A few months ago I switched my Apache2 installation for this blog from mod_php to php5-fpm. Using Ubuntu LTS this was as simple as running apt-get remove libapache2-mod-php5 ; apt-get install php5-fpm and adding /etc/apache2/conf-available/php5-fpm.conf with just a few lines.

I activated that config and it worked! Mostly. There was some more than that but it wasn’t hard. I did this because I wanted to play with mod_pagespeed and I needed php5-fpm to do that.

It didn’t exactly work as well as I’d have liked.

My Apache2 installation had become temperamental.

I couldn’t get the number of workers right and there was some sort of condition that was causing php5-fpm to break and generate 500 errors. The logs didn’t tell me what was going on and the problem was outside of WordPress. Restarting Apache2 every couple of days worked but that just sucked.

I like server based solutions that just work. This one was effecting all 7 sites in my network including Lily’s store.

This was a great time to switch to nginx!

I could not get my multisite /files/ and blogs.dir working on nginx. It just wasn’t doing what I thought it should and I think it was because of my 7+ years of carried database options and junk.

When I tried fix it I found many other things broken on my installation. So I ended up creating a brand new multisite installation, imported via XML all of the sites (I only had 7 so that wasn’t too bad) and after it all worked I globally searched and replaced all the references of the new sites with the old.

That took me almost a week. I worked on it after hours, November is a busy month at work. I did get Lily’s site working first so there’s that. I may write a post about that exercise. The search and replace worked well and so did the DNS part.

Here’s my Apache2 .htaccess bits and the nginx conf replacements. All of the nginx bits are in one file.

Redirecting an old URL to a new  one

Years ago my installation URL was different and I used a ReWriteRule to send visitors to the right place.

RewriteEngine on
RewriteCond %{HTTP_HOST} wp\.dembowski\.net [NC]
RewriteRule (.*) https://blog.dembowski.net/$1 [R=301,L]

This is long gone but incase you need it, here you go for the nginx equivalent.

server {
        listen 80;
        server_name wp.dembowski.net;
        return 301 https://blog.dembowski.net$request_uri;

Send all URLs to the SSL version (with exceptions)

I want WordPress to be SSL based but I am comfortable with my RSS feed being available via plain http.

<IfModule mod_rewrite.c>
RewriteEngine on
RewriteCond %{HTTP_HOST} blog\.dembowski\.net [NC]
RewriteCond %{SERVER_PORT} 80
RewriteCond %{REQUEST_URI} !^/feed/$
RewriteCond %{REQUEST_URI} !^/index\.php$
RewriteCond %{QUERY_STRING} !^feed=rss2$
RewriteRule ^(.*)$ https://blog.dembowski.net/$1 [R=301,L]

On nginx that works out to these lines in my server section for plain http.

location /feed/ {
        try_files $uri $uri/ /index.php?q=$uri&$args;

location / {
        return 301 https://$http_host$request_uri;

Everything get’s handled by the “location /” part and exceptions like “/feed/” go above those lines. If I had any other exceptions then they would go between the two.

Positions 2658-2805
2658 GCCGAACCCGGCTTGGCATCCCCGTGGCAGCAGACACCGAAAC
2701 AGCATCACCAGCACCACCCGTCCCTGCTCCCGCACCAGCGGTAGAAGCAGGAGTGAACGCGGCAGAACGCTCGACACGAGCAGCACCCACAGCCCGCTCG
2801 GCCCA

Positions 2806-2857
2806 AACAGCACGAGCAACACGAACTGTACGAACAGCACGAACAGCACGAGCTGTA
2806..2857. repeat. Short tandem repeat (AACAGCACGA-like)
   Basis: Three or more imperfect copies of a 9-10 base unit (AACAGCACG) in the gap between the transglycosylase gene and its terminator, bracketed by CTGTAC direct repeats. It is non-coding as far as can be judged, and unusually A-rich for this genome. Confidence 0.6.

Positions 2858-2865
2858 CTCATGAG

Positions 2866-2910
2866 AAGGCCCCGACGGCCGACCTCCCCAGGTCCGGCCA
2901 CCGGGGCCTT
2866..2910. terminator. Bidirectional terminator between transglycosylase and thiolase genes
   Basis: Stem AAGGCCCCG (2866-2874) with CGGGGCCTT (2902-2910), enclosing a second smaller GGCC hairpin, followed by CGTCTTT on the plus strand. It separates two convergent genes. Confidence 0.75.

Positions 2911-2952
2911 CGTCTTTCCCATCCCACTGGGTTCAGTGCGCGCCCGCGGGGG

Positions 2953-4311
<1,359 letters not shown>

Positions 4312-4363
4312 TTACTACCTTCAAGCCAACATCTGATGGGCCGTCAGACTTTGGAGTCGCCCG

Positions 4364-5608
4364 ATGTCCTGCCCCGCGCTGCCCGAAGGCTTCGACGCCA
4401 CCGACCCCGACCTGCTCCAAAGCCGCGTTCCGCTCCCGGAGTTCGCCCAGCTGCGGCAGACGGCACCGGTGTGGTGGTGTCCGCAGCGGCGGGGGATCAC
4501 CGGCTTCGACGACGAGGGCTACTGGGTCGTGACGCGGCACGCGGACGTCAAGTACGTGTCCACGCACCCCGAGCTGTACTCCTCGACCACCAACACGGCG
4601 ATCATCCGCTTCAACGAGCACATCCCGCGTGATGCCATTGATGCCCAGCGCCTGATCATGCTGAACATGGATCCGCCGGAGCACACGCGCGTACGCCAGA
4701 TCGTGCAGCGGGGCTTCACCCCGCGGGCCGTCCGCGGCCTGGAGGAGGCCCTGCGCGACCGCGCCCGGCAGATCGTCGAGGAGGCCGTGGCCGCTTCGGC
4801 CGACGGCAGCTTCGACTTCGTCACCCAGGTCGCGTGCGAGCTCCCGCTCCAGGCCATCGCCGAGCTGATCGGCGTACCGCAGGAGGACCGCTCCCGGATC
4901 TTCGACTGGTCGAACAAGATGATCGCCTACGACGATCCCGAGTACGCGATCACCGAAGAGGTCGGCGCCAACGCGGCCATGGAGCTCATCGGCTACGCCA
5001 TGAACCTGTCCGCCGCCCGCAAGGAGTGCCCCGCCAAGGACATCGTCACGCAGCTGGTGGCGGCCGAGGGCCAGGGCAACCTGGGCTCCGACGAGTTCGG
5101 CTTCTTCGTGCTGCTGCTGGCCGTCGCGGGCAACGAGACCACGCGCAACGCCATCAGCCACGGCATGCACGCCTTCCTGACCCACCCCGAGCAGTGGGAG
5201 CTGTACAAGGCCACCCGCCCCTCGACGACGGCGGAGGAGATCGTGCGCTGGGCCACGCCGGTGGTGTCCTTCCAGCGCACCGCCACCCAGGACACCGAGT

SSL all and SPDY

In my server section for the SSL based version, I have these lines.

listen 443 ssl spdy;

The nginx package I’m using is compiled to include SPDY 3.1 support. I haven’t put back PageSpeed but SPDY is fun to play with.

With Apache2 I used mod_ substitute change my http references to https in the HTML output. With nginx I use the HttpSubsModule.

subs_filter_types text/css text/xml;
# http host substitution for https versions
subs_filter 'href=\'http://$http_host/' 'href=\'https://$http_host/';
subs_filter 'href=\"http://$http_host/' 'href=\"https://$http_host/';
subs_filter href='https://fonts.googleapis.com href='https://fonts.googleapis.com;
# make http into protocol-relative URLs
subs_filter src=' src=';
subs_filter src="http: src=";

The Google Fonts was put in because one of my sites use it and the SSL page broke until I put that there. And I don’t yet have Jetpack’s infinite scroll working quite right. Meh.

While I’m at it, you should always set HTTP Strict Transport Security to tell web browsers not to downgrade from HTTPS to HTTP.

In Apache2 that’s this line.

Header always set Strict-Transport-Security "max-age=31536000; includeSubDomains"

In nginx in your server section add this line.

add_header Strict-Transport-Security "max-age=31536000; includeSubDomains";

Redirecting client IPs

Sometimes I just don’t want some people to visit my site and 301 them to a YouTube video. IP blocking is a temporary solution but in Apache it’s easy.

RewriteCond %{REMOTE_HOST} [OR]
RewriteCond %{REMOTE_HOST} [OR]
RewriteCond %{REMOTE_HOST}
RewriteRule .* https://www.youtube.com/watch?v=NN75im_us4k [R=301,L]

Easy to accomplish with nginx with these lines. The 403 isn’t the same code but the results are the same.

location / {
        include /var/www/vhosts/block_ip.txt;
        try_files $uri $uri/ /index.php?q=$uri&$args;

The block_ip.txt file contains these lines.

# Deny these IPs
error_page 403 https://www.youtube.com/watch?v=NN75im_us4k;
allow all;

So no .htaccess live changes?

With Apache2 when you make a .htaccess file change it is live immediately. Each http request that hits the server parses the content of that (and other) files.

That’s not true with nginx and any configuration changes need a “service nginx reload” as root or via sudo. I don’t make frequent configuration changes so that’s not a problem for me.

What’s with the Stephen Colbert thing?

I like Stephen Colbert. You don’t get the reference for the blog post title do you?